Lung diseases such as asthma and chronic obstructive pulmonary disease (COPD) are an increasing global health burden affecting hundreds of millions of people worldwide. Despite considerable investment on the development of new treatments for these diseases, very few new medicines for the treatment of asthma or COPD have made it to market in the past thirty years. One of the main reasons for this is concerns over the safety of new inhaled medicines and a lack of understanding of how they interact with the immune system in the lungs. The aim of this project is to improve the understanding of how the main immune cells in the lungs (alveolar macrophages) respond to inhaled medicines. Established in-house cell models of the lungs will used to investigate responses to marketed inhaled medicines and drug compounds known to cause inflammation in the lungs. By gaining a better understanding of these interactions in cell models, better safety predictions will be able to be made for new inhaled medicines, which may also help reduce the number of animal studies required for safety predictions. This will help further the understanding of small lung disease and aid new medicines for lung disease reach the market.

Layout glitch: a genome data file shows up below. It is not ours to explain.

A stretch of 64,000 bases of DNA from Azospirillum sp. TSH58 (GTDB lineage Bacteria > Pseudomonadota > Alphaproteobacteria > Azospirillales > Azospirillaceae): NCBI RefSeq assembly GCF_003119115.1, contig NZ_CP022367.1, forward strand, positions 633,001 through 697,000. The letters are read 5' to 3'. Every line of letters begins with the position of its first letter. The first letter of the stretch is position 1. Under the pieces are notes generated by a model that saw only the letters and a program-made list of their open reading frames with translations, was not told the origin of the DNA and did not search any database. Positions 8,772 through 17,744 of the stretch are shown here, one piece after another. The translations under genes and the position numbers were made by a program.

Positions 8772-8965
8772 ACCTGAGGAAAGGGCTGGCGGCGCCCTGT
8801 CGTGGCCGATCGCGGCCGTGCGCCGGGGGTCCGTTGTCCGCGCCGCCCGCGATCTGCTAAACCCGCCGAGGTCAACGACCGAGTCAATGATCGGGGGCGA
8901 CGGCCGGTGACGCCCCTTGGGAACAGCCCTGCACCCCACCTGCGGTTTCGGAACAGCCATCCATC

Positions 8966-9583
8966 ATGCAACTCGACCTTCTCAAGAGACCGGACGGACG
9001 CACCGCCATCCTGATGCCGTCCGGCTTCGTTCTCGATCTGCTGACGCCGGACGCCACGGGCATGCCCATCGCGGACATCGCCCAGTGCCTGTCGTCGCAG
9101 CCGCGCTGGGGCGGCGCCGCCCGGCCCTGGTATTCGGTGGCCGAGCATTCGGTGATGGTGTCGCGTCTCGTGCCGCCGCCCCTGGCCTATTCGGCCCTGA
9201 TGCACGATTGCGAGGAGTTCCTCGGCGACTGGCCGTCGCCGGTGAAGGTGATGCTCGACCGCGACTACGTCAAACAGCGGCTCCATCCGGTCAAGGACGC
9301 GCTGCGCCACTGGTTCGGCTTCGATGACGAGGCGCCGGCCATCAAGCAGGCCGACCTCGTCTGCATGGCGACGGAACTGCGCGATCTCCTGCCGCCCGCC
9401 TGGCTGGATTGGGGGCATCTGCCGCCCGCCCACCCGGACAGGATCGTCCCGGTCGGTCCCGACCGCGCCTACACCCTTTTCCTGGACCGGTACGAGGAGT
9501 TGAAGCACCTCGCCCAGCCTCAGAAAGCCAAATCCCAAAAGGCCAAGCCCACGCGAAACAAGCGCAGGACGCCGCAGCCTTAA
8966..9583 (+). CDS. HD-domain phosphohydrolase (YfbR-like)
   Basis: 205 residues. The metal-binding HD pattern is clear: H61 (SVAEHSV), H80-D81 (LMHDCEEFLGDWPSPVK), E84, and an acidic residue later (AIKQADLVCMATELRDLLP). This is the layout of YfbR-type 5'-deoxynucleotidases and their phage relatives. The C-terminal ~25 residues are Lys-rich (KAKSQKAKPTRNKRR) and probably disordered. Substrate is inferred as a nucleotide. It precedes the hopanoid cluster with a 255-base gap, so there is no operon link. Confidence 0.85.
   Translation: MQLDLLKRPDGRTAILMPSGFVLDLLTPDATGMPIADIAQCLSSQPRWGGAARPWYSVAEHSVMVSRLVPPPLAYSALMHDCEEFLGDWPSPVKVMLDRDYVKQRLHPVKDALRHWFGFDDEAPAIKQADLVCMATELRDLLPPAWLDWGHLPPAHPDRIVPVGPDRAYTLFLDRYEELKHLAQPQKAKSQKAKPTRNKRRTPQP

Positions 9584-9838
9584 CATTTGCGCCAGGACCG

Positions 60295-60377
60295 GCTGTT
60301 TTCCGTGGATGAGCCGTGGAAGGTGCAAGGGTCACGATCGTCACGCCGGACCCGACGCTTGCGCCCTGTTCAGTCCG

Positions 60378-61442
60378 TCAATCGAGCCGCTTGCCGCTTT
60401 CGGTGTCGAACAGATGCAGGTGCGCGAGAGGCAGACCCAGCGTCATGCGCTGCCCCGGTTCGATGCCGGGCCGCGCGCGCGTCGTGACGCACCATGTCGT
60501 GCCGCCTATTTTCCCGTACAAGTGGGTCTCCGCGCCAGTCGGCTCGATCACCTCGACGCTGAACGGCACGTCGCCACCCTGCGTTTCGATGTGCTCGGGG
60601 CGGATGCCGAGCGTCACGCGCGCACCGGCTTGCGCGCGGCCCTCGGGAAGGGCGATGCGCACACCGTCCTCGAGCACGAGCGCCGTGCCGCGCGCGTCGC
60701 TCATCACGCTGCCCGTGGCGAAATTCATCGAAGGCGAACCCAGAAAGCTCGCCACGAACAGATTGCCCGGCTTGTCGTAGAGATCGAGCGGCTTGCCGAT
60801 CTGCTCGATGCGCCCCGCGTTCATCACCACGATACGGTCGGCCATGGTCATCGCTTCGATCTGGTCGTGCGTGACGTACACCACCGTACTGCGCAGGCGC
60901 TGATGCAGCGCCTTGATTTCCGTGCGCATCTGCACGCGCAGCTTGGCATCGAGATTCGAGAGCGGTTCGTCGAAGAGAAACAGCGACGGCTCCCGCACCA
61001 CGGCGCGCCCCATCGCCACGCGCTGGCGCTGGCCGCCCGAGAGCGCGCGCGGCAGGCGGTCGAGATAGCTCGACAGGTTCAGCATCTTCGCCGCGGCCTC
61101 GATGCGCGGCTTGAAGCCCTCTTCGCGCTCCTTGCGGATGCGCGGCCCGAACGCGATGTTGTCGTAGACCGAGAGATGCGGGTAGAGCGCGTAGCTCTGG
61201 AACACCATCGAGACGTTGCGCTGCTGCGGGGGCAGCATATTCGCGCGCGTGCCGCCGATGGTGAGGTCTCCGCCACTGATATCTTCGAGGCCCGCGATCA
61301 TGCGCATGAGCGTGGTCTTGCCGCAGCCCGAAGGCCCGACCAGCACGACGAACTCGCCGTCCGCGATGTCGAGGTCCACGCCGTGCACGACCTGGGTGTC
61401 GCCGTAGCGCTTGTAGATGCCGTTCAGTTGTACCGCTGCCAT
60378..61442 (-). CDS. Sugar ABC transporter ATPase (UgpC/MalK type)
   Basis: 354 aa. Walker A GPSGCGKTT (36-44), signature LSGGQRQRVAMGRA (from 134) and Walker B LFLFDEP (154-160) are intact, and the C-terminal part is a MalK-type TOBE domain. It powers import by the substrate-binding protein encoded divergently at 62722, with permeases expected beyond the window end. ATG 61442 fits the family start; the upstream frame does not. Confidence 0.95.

|Effective start/end date||20/06/16 → 30/09/16|
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